With this patch, rake db:schema:load can now be run both on Heroku (where heroku_ext is always pre-defined) and off it (where it isn’t).

Set up search_path

To avoid referencing your extensions' objects with a heroku_ext prefix—which would clutter the source code and further couple the system to this platform-specific implementation detail—the Postgres search_path must be modified to include it.

Interestingly, Rails supports setting a schema_search_path right in your database.yml:

default: &default
  adapter: postgresql
  encoding: unicode
  pool: 5
  url: <%= ENV['DATABASE_URL'] %>
  schema_search_path: public,heroku_ext

Using this feature will ensure each connection to the database will have the search path set appropriately. Given that it’s built into Rails, it seems more appropriate than permanently altering the database or manually subscribing to each new connection’s :checkin callback.

There’s just one wrinkle. Setting the schema_search_path option had two unintended side effects:

  1. It started dumping a CREATE SCHEMA public command in structure.sql, compounding the issue we just had to workaround above
  2. It stopped dumping the extensions on heroku_ext altogether, resulting in them being missing from environments that ran db:schema:load

To make all this behave, one more magical incantation is necessary in config/application.rb:

config.active_record.dump_schemas = :all

At least in my case, this had the effect of once again dumping what we came to expect above while also setting the search_path correctly on each Postgres connection.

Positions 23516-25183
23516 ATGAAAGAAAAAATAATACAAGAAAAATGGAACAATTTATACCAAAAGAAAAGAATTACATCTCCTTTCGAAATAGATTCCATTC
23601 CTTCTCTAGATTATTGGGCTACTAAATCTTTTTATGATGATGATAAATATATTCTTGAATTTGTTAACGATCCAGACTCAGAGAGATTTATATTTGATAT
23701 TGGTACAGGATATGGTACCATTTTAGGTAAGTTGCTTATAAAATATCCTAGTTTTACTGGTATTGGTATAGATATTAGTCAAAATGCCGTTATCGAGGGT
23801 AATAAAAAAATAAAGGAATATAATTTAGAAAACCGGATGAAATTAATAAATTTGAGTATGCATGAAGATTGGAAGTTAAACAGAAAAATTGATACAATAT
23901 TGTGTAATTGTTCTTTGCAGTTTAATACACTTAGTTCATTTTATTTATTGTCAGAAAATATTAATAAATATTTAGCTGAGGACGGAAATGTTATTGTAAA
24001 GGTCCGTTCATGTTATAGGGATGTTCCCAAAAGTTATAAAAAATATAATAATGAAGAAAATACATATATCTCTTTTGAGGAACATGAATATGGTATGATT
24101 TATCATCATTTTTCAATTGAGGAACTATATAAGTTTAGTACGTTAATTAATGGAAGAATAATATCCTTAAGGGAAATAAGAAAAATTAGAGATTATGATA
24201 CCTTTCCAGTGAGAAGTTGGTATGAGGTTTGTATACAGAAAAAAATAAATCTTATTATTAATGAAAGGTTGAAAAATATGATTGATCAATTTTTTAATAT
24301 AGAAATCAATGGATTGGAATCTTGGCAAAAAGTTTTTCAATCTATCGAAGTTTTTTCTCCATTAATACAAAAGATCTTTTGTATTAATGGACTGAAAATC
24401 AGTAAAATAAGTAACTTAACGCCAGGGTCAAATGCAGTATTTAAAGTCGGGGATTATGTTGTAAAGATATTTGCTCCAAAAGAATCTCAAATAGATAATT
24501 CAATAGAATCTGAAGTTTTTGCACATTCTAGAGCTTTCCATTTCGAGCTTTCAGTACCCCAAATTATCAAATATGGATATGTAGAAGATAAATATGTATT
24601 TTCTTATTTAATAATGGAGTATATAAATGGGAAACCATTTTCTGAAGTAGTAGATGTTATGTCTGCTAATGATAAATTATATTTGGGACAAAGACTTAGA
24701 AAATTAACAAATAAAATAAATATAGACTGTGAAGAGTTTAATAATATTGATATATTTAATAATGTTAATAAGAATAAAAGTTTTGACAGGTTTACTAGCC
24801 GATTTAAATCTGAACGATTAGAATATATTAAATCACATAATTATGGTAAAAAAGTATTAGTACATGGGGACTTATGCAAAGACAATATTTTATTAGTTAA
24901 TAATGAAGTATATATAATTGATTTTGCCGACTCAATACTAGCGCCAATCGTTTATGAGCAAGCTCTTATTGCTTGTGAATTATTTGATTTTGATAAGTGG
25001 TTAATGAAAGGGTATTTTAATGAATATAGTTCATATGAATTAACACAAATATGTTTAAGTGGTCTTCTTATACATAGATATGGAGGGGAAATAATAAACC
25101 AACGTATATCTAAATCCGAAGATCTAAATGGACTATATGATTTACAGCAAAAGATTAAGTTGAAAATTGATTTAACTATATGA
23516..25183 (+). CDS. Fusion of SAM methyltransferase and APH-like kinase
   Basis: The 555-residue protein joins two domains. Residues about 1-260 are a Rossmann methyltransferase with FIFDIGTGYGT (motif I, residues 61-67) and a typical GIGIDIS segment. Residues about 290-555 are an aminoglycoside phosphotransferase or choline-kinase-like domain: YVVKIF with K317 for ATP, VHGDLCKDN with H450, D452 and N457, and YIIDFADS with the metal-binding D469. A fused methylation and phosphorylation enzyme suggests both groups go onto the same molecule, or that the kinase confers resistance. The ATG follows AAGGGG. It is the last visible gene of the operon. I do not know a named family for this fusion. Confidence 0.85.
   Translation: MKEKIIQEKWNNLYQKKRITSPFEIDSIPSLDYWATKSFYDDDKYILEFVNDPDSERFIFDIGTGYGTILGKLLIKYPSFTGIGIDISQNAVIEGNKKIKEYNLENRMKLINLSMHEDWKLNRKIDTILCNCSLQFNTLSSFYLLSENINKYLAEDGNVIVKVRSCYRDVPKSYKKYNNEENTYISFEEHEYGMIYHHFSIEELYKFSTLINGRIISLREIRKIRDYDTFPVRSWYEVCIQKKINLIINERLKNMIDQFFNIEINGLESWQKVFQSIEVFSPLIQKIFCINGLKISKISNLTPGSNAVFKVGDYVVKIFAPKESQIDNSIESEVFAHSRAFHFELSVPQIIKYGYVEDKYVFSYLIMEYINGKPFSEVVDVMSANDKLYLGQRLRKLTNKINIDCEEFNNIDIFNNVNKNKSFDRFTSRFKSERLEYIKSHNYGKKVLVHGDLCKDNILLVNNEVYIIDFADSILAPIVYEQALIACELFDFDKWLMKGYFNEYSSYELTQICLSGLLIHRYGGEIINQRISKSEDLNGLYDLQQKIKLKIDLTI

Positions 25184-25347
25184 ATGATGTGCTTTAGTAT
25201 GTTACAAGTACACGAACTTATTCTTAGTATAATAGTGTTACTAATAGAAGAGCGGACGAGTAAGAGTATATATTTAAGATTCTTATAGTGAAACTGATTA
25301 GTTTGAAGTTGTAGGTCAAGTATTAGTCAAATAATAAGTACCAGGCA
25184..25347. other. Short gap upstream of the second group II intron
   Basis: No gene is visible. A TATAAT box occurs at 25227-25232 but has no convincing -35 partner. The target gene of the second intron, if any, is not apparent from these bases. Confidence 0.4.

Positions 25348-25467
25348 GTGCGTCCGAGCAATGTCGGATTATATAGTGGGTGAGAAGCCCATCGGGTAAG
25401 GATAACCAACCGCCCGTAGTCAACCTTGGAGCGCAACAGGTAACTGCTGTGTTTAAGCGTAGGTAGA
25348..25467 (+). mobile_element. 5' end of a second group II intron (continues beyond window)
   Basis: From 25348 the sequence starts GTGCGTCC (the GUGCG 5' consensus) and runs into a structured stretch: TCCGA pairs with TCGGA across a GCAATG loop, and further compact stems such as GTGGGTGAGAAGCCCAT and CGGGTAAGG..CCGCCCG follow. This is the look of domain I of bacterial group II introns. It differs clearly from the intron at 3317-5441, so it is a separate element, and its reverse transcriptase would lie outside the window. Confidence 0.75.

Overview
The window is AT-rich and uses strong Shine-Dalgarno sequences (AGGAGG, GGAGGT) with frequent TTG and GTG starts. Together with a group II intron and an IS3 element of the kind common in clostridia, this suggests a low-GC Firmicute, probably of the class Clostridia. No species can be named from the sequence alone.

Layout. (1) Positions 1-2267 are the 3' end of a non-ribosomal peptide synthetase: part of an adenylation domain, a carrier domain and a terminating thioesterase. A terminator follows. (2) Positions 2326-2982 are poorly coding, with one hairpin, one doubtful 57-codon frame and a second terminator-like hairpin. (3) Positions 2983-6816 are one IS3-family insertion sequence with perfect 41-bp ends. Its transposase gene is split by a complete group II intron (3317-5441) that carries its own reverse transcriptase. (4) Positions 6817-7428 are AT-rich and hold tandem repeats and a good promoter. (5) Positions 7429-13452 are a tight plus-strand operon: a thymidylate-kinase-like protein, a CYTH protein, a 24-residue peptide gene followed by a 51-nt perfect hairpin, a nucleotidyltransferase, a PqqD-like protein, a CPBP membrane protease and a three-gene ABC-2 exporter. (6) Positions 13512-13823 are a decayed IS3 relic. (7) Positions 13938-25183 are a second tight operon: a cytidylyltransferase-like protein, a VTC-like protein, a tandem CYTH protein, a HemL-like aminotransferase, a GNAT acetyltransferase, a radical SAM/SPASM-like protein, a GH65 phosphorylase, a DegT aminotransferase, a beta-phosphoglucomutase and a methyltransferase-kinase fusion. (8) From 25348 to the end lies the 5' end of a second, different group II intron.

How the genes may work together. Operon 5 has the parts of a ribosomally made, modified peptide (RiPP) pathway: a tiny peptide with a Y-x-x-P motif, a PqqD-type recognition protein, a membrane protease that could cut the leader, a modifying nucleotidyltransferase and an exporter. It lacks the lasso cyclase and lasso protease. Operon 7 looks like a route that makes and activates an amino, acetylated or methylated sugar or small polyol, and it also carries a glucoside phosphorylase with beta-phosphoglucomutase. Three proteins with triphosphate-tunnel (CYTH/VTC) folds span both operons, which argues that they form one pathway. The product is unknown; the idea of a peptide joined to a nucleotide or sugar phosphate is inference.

This seems not great

This is meant to be nothing more than a quick-and-dirty “how to” article, since I imagine most Heroku power users are going to encounter this sooner than later. That said, it’s disappointing that this change rolled out without much in the way of change management. No e-mail announcement. No migration tool. No monkey patches baked into their buildpacks.

If you rely on full backups for high-volume production systems, you should probably move to Heroku’s continuous protection instead. I wrote more about the ergonomics of working with large backups in an earlier post.

The fact that many users' backups are no longer able to be restored seems especially problematic, and poses a serious operational reliability concern. Hopefully Heroku responds by easing this migration for folks somehow.

In the meantime, I hope this article helps a few people work through this issue. Because this is a brand new change, feel free to email me if anything in the post is superseded by a better approach or otherwise falls out of date.

Justin Searls

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Agent 002